How Today’s Debt Impacts Your Future — The Citizen
And, one in 10 of us who are in poor financial health miss repayments for three or more consecutive months. It is an infernal spiral from which it is difficult to escape.
Reducing debt, including the inappropriate use of short-term credit and creating a culture of savings in South Africa, are major socio-economic challenges facing both individuals and society as a whole.
We know that these bad financial behaviors are the result of the current economic environment and the rising cost of living, but why do 64% of people in poor financial health think they are better off than they are? are in reality?
In addition to living in the present, low levels of awareness and the belief that we are better off than we really are (optimism bias), entrench debt.
In South Africa, 53% of the population borrows money.
This rate is higher than many other upper-middle-income countries in the world, according to the World Bank; Findex Global Report, 2017.
Worse still, credit use is outpacing job growth – people borrow even when they have no way to repay.
Credit facilities such as credit cards, overdrafts and store cards account for 65% of South Africans’ credit accounts – and that’s before looking at informal debt from friends and family or lenders.
Debt means we don’t save
South Africa’s household savings rate is well below that of many other Organization for Economic Co-operation and Development (OECD) countries.
Furthermore, only 40% of South African respondents to an OECD survey were classified as active savers, compared to an average of 64% in other countries.
What does this mean for our future?
It’s just that we won’t have an emergency fund that could push us further into debt, and we won’t have enough money to retire comfortably.
Research also shows that 65% of people don’t know what they spent in the past month.1. And that more than half of people who think they know what they spent overestimate or underestimate this amount2.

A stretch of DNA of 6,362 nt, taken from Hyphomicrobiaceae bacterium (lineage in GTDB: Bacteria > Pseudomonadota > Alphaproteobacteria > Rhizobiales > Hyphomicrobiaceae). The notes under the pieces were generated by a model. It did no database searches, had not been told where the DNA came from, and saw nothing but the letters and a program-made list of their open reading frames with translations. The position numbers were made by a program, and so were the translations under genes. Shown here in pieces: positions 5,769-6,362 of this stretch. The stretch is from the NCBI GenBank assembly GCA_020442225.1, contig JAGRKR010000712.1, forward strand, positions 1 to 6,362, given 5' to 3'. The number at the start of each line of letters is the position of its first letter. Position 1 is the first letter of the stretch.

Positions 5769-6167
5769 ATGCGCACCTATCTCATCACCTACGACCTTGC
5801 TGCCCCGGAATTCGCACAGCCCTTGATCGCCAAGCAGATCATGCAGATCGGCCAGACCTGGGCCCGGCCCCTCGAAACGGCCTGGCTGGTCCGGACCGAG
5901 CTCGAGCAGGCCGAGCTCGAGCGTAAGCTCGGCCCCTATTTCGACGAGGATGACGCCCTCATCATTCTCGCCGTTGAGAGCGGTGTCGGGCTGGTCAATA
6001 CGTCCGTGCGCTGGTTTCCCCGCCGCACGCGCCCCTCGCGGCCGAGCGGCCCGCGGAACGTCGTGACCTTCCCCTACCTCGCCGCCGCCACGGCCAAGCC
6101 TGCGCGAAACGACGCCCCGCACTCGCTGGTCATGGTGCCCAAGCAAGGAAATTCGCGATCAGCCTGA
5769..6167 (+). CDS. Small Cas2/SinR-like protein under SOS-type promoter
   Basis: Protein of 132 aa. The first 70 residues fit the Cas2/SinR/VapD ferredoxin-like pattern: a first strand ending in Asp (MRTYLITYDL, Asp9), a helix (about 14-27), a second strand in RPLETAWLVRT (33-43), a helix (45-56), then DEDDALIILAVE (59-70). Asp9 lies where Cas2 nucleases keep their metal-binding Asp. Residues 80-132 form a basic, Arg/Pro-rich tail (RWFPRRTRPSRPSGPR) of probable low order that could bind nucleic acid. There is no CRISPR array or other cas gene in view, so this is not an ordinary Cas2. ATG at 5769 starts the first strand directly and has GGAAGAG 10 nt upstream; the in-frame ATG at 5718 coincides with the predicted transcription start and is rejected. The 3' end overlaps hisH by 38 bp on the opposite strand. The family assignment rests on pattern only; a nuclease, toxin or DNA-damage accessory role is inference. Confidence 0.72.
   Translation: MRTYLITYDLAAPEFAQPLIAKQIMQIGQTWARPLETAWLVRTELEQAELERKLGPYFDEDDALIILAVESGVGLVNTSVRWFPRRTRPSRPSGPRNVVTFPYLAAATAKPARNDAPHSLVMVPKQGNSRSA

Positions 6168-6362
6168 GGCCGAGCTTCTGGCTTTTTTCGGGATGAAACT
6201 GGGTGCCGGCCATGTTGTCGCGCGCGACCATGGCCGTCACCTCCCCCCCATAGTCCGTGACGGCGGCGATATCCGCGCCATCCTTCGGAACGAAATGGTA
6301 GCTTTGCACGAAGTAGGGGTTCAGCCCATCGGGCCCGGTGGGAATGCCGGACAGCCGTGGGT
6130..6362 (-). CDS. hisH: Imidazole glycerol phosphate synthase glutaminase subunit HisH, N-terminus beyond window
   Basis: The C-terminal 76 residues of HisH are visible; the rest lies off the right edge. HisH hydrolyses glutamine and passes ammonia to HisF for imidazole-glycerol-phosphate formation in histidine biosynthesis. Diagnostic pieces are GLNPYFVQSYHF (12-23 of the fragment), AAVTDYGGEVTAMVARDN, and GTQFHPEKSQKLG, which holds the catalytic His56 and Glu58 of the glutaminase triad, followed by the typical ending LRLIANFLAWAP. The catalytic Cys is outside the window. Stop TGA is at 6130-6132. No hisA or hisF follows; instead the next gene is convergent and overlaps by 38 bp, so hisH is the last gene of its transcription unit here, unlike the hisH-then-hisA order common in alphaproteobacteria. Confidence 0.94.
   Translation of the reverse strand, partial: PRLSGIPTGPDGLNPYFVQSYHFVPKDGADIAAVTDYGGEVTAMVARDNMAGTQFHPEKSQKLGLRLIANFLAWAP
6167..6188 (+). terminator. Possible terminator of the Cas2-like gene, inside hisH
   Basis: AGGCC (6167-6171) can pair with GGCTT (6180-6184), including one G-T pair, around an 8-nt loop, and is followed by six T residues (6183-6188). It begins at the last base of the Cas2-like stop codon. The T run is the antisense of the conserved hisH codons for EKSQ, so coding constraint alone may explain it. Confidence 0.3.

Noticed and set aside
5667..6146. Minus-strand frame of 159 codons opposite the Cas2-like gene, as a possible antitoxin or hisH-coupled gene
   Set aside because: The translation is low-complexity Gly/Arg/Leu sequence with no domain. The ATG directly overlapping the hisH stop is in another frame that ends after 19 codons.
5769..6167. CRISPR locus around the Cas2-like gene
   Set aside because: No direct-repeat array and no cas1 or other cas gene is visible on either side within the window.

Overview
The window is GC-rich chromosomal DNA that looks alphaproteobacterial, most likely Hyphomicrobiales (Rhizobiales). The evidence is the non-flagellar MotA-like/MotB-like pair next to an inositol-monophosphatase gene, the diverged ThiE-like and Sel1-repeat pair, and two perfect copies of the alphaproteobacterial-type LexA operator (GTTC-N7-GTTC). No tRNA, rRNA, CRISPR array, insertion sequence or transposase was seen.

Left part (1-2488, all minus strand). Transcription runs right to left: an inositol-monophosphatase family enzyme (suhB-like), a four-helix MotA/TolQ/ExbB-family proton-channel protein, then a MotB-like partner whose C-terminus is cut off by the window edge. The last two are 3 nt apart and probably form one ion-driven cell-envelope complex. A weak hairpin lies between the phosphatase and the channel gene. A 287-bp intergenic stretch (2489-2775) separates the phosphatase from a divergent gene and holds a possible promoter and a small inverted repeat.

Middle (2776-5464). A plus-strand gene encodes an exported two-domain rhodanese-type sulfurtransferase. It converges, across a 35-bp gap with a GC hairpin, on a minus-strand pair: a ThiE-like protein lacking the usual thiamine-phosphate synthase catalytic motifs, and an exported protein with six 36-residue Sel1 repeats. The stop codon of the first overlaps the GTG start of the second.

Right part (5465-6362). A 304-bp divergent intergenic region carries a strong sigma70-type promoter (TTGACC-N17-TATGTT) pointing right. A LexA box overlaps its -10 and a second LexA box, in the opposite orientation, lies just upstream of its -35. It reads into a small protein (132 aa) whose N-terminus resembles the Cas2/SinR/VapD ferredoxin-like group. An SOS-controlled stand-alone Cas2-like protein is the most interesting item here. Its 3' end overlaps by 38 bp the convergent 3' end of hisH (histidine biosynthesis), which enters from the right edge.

Not knowing what you are spending makes it harder to control your spending and manage your debts.
How can we solve this problem.
- First, by being more aware. The link between financial knowledge and financial health is important. This has proven to be effective regardless of income level. It just means that those who earn less might be in better financial health than those with higher incomes. Research shows that higher levels of financial knowledge are correlated with better financial outcomes and better financial behaviors such as stock market participation, proper retirement planning, and debt management.
- Manage your debt by paying off higher-interest short-term debt first. Keep repaying until you have as little debt as possible, outside of your home loan and car payments.
- Use tools like Vitality Money Financial Analyzer, which gives personal details of monthly income, savings, and expenses.
It allows Discovery Bank customers to place their spending in over 166 pre-defined categories or customize and rearrange categories for everything from vacations to home renovations, with predictive search functionality.
With weekly insights into spending trends in each category over time, you can see what you’re saving by tracking and sticking to your budgets, and you can set limits in categories to avoid overspending and earn more rewards for managing your money well.
- Intuit Mint Life Survey, 2020.
- The exception is the rule: underestimate and exceed exceptional expenses. Consumer Research Journal, 2012